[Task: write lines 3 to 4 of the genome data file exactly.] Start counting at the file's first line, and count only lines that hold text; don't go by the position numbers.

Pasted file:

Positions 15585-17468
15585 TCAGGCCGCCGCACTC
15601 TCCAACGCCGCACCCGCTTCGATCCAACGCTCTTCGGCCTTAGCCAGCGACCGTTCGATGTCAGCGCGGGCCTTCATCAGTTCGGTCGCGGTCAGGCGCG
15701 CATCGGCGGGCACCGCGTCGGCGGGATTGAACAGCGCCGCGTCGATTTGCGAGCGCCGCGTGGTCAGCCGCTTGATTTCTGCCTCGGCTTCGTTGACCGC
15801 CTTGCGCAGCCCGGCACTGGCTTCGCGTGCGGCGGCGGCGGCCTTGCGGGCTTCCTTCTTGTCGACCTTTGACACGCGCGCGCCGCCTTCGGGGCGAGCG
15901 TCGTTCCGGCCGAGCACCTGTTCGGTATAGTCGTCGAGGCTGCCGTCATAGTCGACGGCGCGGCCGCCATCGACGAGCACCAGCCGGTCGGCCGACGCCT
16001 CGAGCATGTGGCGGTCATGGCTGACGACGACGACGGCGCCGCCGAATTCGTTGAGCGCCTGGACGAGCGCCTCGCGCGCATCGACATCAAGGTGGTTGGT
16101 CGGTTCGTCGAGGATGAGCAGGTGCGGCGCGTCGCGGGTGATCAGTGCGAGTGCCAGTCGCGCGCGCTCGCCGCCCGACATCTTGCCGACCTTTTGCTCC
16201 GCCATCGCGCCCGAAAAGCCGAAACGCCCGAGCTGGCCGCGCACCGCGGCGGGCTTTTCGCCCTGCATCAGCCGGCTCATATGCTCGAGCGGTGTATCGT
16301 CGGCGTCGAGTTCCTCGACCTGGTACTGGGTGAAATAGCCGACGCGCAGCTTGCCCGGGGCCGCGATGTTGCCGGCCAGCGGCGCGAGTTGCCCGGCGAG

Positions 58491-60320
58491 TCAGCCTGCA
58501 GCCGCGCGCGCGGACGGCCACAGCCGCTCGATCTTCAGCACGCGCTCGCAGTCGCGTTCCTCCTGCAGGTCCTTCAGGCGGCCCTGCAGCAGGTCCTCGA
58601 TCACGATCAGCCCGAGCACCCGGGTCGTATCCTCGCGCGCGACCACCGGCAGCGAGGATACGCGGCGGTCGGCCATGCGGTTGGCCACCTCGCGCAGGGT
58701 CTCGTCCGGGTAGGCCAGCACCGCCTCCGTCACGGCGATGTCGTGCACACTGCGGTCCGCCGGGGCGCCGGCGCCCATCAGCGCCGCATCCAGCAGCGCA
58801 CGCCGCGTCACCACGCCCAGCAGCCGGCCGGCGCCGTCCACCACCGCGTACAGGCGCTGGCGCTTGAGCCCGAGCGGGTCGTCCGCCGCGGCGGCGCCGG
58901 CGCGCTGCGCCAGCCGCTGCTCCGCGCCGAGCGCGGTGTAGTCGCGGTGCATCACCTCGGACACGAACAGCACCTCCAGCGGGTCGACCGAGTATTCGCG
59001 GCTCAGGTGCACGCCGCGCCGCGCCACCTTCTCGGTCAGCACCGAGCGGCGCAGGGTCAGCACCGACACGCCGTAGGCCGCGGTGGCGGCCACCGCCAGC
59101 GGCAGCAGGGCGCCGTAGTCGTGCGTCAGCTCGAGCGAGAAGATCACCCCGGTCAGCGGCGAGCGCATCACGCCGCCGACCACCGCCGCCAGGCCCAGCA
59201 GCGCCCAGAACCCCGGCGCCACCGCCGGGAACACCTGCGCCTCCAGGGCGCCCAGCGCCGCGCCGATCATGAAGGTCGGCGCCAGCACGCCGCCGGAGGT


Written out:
15601 TCCAACGCCGCACCCGCTTCGATCCAACGCTCTTCGGCCTTAGCCAGCGACCGTTCGATGTCAGCGCGGGCCTTCATCAGTTCGGTCGCGGTCAGGCGCG
15701 CATCGGCGGGCACCGCGTCGGCGGGATTGAACAGCGCCGCGTCGATTTGCGAGCGCCGCGTGGTCAGCCGCTTGATTTCTGCCTCGGCTTCGTTGACCGC